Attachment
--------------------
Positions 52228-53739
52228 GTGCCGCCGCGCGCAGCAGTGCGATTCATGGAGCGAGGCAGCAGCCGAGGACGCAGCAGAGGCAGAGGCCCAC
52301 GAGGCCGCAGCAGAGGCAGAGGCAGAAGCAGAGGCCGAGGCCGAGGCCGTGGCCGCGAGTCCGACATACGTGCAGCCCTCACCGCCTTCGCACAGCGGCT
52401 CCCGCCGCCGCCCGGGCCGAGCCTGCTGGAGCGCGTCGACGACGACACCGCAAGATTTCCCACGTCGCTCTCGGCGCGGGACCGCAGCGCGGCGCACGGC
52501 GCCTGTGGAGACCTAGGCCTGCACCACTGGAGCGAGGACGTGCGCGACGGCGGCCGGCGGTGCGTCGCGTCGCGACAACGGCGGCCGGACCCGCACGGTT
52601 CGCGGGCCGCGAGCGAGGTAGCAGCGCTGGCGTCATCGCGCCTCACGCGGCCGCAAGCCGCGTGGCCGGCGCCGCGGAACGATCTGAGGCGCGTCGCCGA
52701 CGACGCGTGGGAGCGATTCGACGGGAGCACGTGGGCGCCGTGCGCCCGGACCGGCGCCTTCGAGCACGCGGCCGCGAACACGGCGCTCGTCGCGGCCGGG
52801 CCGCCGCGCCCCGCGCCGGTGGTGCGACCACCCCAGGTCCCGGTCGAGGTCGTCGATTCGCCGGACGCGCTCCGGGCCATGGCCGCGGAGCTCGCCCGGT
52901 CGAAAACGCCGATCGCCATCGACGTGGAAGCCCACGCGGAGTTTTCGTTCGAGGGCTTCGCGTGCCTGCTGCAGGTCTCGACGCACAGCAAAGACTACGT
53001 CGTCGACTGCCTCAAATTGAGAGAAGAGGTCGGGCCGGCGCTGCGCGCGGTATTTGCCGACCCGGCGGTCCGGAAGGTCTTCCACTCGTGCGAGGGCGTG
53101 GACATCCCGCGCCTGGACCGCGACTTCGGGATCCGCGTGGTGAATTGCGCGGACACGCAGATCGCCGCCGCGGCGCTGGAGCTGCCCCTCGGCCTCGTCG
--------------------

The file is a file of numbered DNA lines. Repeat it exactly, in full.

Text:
Positions 52228-53739
52228 GTGCCGCCGCGCGCAGCAGTGCGATTCATGGAGCGAGGCAGCAGCCGAGGACGCAGCAGAGGCAGAGGCCCAC
52301 GAGGCCGCAGCAGAGGCAGAGGCAGAAGCAGAGGCCGAGGCCGAGGCCGTGGCCGCGAGTCCGACATACGTGCAGCCCTCACCGCCTTCGCACAGCGGCT
52401 CCCGCCGCCGCCCGGGCCGAGCCTGCTGGAGCGCGTCGACGACGACACCGCAAGATTTCCCACGTCGCTCTCGGCGCGGGACCGCAGCGCGGCGCACGGC
52501 GCCTGTGGAGACCTAGGCCTGCACCACTGGAGCGAGGACGTGCGCGACGGCGGCCGGCGGTGCGTCGCGTCGCGACAACGGCGGCCGGACCCGCACGGTT
52601 CGCGGGCCGCGAGCGAGGTAGCAGCGCTGGCGTCATCGCGCCTCACGCGGCCGCAAGCCGCGTGGCCGGCGCCGCGGAACGATCTGAGGCGCGTCGCCGA
52701 CGACGCGTGGGAGCGATTCGACGGGAGCACGTGGGCGCCGTGCGCCCGGACCGGCGCCTTCGAGCACGCGGCCGCGAACACGGCGCTCGTCGCGGCCGGG
52801 CCGCCGCGCCCCGCGCCGGTGGTGCGACCACCCCAGGTCCCGGTCGAGGTCGTCGATTCGCCGGACGCGCTCCGGGCCATGGCCGCGGAGCTCGCCCGGT
52901 CGAAAACGCCGATCGCCATCGACGTGGAAGCCCACGCGGAGTTTTCGTTCGAGGGCTTCGCGTGCCTGCTGCAGGTCTCGACGCACAGCAAAGACTACGT
53001 CGTCGACTGCCTCAAATTGAGAGAAGAGGTCGGGCCGGCGCTGCGCGCGGTATTTGCCGACCCGGCGGTCCGGAAGGTCTTCCACTCGTGCGAGGGCGTG
53101 GACATCCCGCGCCTGGACCGCGACTTCGGGATCCGCGTGGTGAATTGCGCGGACACGCAGATCGCCGCCGCGGCGCTGGAGCTGCCCCTCGGCCTCGTCG